Truly, truly, I say to you, He that believes on me has everlasting life.…
I. THE MEANING OF THE TEXT.
1. The Romanist holds that it refers to a participation of Christ's body in the sacrament. But it cannot mean that; for —
(1)The Lord's Supper had not been instituted, and as Christ refers to a present duty and privilege, He could not refer to something that did not then exist.
(2) Judas partook of the Lord's Supper; had he eternal life?
(3) The dying thief did not partake of the Lord's Supper, but he had eternal life.
2. The true meaning. Christ had said many things about bread, about Himself as the true bread, and about their eating Him as this bread; and in ver: 51 He declares that this bread and His flesh are one and the same thing. Let us, then, try to understand —
(1) What bread means. In ver. 35 belief, not literal participation, is the process by which we become partakers of everlasting life. But belief presupposes the existence of something to be believed. Then what is there in Christ that I am to believe? Why, that He is the bread of life. It follows that by "bread" we are to understand truth, and by eating reception of that truth. The bread of life, then, is the doctrine of life — the revelation made by Him who "hath abolished death," etc. This is confirmed by the fact —
(a) That the Old Testament speaks of doctrine as meat and drink: "Wisdom hath killed her beast and she crieth, Come and eat of my bread, and drink of the wine," etc.; and nothing was more common among the Jews than the representation of doctrine under this form. How natural, then, that the greatest Jewish teachers should have used this familiar figure to signify "I am the doctrine of life."
(b) In ver. 63 Christ fully meets the difficulty; and that He was correctly understood is seen by ver. 68.Note, then —
(a) That if bread means doctrine, then flesh means doctrine;
(b) that I am not confounding Christ's doctrines with Himself, but expounding them. It is one of the great doctrines of this book, and let those who deny Christ's Divinity look to it, that He is evermore the subject of His own discourse. You might as well take the light out of the sun, and call it the sun still, as take Christ out of His teaching and call it His teaching still. Christ and His doctrine are the same: "I am the truth."(2) What eating and drinking mean.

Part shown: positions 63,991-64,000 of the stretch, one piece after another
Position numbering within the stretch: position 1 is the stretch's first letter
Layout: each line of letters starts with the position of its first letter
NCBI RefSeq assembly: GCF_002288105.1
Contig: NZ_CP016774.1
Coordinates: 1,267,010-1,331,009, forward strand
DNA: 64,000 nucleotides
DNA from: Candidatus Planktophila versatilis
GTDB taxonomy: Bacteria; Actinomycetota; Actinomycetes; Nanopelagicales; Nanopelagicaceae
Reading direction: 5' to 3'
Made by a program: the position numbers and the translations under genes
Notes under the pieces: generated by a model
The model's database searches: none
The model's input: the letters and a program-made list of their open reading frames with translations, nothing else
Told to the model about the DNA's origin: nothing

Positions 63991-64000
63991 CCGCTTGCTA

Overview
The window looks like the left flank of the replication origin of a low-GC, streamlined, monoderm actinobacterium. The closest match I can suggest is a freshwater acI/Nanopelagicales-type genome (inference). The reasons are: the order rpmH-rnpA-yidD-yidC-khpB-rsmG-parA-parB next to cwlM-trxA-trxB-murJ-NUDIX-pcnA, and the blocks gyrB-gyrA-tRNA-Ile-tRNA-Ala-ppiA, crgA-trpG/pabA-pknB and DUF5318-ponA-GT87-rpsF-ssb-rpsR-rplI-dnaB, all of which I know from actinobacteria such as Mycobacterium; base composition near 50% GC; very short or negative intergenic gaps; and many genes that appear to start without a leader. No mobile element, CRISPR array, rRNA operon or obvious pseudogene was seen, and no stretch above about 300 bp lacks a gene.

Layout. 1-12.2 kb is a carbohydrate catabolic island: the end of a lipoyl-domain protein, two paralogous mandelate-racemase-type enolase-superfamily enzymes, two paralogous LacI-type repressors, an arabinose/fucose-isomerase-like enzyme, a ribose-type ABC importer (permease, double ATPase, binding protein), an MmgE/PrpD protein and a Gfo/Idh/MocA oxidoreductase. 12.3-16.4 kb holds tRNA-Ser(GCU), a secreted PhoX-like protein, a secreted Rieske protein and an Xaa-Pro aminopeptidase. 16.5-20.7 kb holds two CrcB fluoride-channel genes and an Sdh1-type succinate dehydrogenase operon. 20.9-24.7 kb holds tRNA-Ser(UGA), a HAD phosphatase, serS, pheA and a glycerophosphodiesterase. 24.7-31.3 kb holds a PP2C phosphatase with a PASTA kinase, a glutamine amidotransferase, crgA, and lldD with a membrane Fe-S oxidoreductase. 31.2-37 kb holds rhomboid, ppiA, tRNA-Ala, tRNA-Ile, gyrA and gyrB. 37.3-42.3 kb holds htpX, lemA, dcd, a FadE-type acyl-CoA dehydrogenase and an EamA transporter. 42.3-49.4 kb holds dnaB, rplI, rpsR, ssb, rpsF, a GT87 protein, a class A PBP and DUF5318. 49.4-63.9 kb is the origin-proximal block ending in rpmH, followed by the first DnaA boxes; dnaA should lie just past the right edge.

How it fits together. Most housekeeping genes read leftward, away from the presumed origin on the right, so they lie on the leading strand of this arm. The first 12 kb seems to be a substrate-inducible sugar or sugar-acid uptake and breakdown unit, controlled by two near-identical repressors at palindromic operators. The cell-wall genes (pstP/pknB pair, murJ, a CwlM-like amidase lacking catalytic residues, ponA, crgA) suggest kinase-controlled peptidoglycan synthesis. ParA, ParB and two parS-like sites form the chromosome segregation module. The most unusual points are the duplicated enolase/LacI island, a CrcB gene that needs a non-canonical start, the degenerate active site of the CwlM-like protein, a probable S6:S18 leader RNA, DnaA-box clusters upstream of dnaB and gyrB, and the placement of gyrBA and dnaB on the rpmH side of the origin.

(a) A sense of need — appetite.
(b) Activity towards some appropriate object for the supply of that need.
(c) Enjoyment in the use of the object.
(d) Resultant strength. This is eating and drinking literally.Spiritually, meat and drink are before us in the form of doctrine.
(i.) There is hungering and thirsting after it.
(ii.) There is action toward Christ to get that need supplied: what He commands we obey; what He promises we expect; what He offers we accept.
(iii.) Then there is delight in Christ.
(iv.) Finally, spiritual strength: temptation is resisted, trial endured, work done for God and man; and the evidence of a man's living on Christ is his living for Christ.
II. Let me ENFORCE THE SENTIMENT OF THE TEXT.
1. There is a lesson of obligation. You have heard of Christ, His incarnation, death, resurrection, etc. What has come out of the hearing? Hunger and thirst? You feel uneasy often, and fear. I want that uneasiness and fear to develop into a sense of spiritual need. Let this stimulate action towards Christ; then joy in Christ; then doing what Christ enjoins and avoiding what Christ forbids.
2. A lesson of privilege.
(1) The believer dwells in Christ; hence his safety.
(2) Christ dwells in him; hence his honour.
(3) Hence the believer's satisfaction "shall never hunger or thirst."
(4) To crown it all, "eternal life." Life is the fullest capacity for enjoyment; then what must eternal life be?
(W. Brock, D. D.)
Parallel VersesKJV: Verily, verily, I say unto you, He that believeth on me hath everlasting life.